Sage Growing and Cultivating Tips
The importance of sage as a medicinal herb is apparent in its scientific name, Salvia officinalis. The word salvia was derived from salve, which means “to save” or “to heal”, and officinalis came from officina, meaning a storeroom inside a monastery where medicines and herbs were kept during ancient times.
For centuries before it was classified by Linnaeus in the 1700s, the herb was extolled for purported miraculous properties. The Greeks and the Romans wrote about how it could fend off evil and cure snake bites. In the Middle Ages, it was used in a tonic thought to ward off the plague.
Today, sage is a staple in many European, North American, and Middle Eastern kitchens. It has a soft, earthy, and slightly sweet flavor that enhances meats and goes well with cheese, fish, and vegetables. The sage plant is a low-growing perennial shrub with grayish green leaves and a woody stem. It can be grown both indoors and outdoors, and will thrive in both.
Cultivation of Sage
Most varieties of sage are native to the Mediterranean region and Asia Minor. Though it will grow easily in almost any climate, sage grows best when conditions are similar to that of its native habitat. This means full sun, warm temperatures, and dry, nearly pH-neutral soil.
You can start cultivating sage either from seeds or cuttings. For seeds:
- You will need a pot at least six inches deep and some potting soil. To start off, pour a quart of water on the soil.
- Once it is drained but still moist, you can place 10 to 12 seeds on top of the soil at equal distances.
- Cover the seeds with dry soil at least an eighth of an inch deep.
- Use plastic food wrap to cover the pot and help the seeds germinate. Covering the pot keeps heat and moisture in.
- Place the pot in an area away from direct sunlight but with ample lighting. This will prevent the soil from drying up too quickly.
- Check the soil regularly. Add a cup of water if the soil gets too dry, but be sure to replace the plastic cover.
- Once the seedlings grow an inch high, you can transplant them to an area where sunlight is plentiful. Keep the seedlings at least two feet apart.
Tips on Growing Sage
- Transplant the seedlings after the cold season, when the danger of freezing has passed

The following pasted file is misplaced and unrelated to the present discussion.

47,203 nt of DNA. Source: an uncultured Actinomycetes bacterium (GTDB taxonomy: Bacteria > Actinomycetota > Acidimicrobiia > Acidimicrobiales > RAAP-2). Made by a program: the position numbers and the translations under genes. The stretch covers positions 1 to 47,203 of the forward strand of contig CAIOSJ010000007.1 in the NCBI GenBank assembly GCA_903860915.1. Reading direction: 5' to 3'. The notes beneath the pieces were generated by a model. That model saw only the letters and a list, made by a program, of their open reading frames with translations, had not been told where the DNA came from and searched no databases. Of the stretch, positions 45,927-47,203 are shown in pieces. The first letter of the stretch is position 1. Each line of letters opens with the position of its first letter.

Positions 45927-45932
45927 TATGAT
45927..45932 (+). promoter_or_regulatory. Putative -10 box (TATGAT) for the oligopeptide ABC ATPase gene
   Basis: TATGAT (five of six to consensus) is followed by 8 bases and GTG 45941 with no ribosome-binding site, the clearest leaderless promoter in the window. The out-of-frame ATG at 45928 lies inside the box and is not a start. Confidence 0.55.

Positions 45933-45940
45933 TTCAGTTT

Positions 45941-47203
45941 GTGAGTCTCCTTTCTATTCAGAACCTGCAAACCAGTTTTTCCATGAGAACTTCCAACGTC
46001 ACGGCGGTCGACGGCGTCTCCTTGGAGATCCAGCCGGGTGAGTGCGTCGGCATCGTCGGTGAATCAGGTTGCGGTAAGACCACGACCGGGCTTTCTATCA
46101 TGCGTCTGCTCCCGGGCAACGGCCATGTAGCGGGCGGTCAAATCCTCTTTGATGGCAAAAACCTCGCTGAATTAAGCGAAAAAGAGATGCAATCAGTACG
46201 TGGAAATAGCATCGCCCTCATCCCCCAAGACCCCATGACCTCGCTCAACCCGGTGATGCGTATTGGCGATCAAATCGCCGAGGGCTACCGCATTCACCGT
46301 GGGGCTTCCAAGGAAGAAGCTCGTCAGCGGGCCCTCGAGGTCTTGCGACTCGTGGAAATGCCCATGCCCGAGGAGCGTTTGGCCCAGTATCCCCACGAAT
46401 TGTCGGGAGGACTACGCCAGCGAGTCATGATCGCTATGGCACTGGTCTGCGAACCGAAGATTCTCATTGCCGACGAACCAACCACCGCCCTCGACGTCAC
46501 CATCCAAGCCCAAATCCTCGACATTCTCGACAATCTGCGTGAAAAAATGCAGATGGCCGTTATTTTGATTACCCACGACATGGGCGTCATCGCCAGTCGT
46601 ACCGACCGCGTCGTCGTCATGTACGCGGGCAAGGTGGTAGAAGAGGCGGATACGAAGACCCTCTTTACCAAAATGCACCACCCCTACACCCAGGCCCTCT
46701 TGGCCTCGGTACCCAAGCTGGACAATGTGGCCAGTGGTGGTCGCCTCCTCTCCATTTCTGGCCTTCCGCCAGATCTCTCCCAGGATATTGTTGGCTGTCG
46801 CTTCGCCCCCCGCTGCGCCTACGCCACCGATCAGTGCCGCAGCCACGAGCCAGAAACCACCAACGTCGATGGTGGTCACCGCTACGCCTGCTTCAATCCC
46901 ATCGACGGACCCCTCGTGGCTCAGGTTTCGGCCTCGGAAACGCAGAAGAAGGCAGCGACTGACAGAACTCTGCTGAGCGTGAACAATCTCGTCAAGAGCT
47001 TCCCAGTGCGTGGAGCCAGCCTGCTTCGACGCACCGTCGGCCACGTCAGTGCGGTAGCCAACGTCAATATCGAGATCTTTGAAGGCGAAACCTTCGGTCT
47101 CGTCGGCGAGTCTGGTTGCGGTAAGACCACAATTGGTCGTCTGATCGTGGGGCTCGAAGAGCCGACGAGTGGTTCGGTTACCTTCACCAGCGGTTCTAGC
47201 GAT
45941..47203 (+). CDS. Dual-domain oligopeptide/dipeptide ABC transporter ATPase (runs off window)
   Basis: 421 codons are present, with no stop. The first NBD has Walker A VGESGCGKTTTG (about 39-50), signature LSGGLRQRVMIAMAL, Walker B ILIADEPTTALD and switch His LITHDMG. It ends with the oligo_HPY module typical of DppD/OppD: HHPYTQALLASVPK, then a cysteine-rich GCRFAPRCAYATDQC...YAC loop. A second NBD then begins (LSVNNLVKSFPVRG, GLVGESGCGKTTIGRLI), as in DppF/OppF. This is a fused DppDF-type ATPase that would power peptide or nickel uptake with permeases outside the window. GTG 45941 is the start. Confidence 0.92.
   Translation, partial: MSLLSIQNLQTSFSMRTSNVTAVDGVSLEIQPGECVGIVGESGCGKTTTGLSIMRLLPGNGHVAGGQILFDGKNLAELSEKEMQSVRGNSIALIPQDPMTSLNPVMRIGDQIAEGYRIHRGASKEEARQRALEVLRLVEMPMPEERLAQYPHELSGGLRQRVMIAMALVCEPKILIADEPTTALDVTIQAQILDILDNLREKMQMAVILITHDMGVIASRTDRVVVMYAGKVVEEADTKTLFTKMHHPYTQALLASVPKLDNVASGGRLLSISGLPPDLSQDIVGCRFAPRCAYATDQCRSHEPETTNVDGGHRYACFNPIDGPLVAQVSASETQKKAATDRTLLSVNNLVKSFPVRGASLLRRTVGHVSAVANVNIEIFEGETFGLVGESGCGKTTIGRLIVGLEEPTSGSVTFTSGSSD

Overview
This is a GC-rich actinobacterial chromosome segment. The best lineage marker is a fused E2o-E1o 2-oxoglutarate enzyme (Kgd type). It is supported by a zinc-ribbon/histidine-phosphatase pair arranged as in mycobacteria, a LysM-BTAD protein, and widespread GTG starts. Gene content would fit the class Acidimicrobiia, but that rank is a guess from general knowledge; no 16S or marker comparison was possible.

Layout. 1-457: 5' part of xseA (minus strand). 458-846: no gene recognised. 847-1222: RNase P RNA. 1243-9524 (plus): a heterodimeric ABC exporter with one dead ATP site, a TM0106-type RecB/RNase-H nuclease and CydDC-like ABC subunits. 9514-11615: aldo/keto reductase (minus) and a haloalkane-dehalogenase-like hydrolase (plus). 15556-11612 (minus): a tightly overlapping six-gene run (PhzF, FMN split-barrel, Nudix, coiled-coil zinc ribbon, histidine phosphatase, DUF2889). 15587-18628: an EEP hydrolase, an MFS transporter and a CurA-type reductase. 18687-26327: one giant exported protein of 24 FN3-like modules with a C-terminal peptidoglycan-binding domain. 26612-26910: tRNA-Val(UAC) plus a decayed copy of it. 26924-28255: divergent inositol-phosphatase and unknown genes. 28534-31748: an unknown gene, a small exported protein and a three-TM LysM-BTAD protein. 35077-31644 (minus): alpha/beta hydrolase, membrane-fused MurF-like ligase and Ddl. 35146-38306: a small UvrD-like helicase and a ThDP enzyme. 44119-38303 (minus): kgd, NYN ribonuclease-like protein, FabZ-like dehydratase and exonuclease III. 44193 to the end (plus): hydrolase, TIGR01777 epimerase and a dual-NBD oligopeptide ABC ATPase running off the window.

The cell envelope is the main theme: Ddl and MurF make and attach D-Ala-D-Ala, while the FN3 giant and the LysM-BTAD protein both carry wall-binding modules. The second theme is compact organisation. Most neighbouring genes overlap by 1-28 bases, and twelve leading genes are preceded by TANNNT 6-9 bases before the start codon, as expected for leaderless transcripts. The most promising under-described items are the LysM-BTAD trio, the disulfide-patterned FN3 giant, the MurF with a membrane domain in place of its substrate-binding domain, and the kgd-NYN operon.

- Sage can grow up to 36 inches high and 24 inches wide, hence the 2 feet of space between plants.
- Sage grows best in soil with 6.0 to 6.5 pH.
- Do some light pruning to encourage the plant to stay bushy.
- The plant will become woody after 4 or 5 years, and will need to be replaced. You can start new sage plants from cuttings from the parent plants.
- Dry sage leaves quickly so they don’t become moldy. Hang them to dry in a warm room with good air circulation. Keep the dried sage in an air-tight container away from sunlight.
Medicinal Uses of Sage
Ancient Egyptian women were known to consume sage tea and tonics in hopes of getting pregnant. It was also believed that sage can effectively lengthen one’s life span. Though these claims need to be backed up by scientific research, there are lots of other health benefits to be acquired from sage.
Keep your tummy happy – Sage is effective in treating various stomach problems. Flatulence, gastritis, bloating, diarrhea, and appetite loss can be treated with sage.
A woman’s secret weapon – Sage has antispasmodic properties that provide relief from menstrual cramps, hot flashes, and excess bleeding. Its estrogenic effects help regulate hormonal changes; its flavonoids and phytosterols help improve fertility. It even aids in proper milk flow while breastfeeding.
Potent antibacterial qualities – Sage essential oil has antiseptic, antifungal, and antibacterial qualities that help prevent and treat infections. It is used in mouthwashes, soaps, vaginal douches, and toothpastes.
Possible cure for Alzheimer’s disease – Studies are ongoing to determine the effect of sage on this dreaded condition. Preliminary research has shown that taking sage extract improved the memory and thought processes of test subjects.
All-around remedy – Sage can cure a great variety of ailments! It is used to treat cold sores, gingivitis, sore throat, asthma, heavy sweating, memory loss, depression, cough, and fever. It helps reduce hot flashes during menopause, enhances the appetite, improves liver function, lowers blood glucose levels, treats diabetes, and prevents hair loss.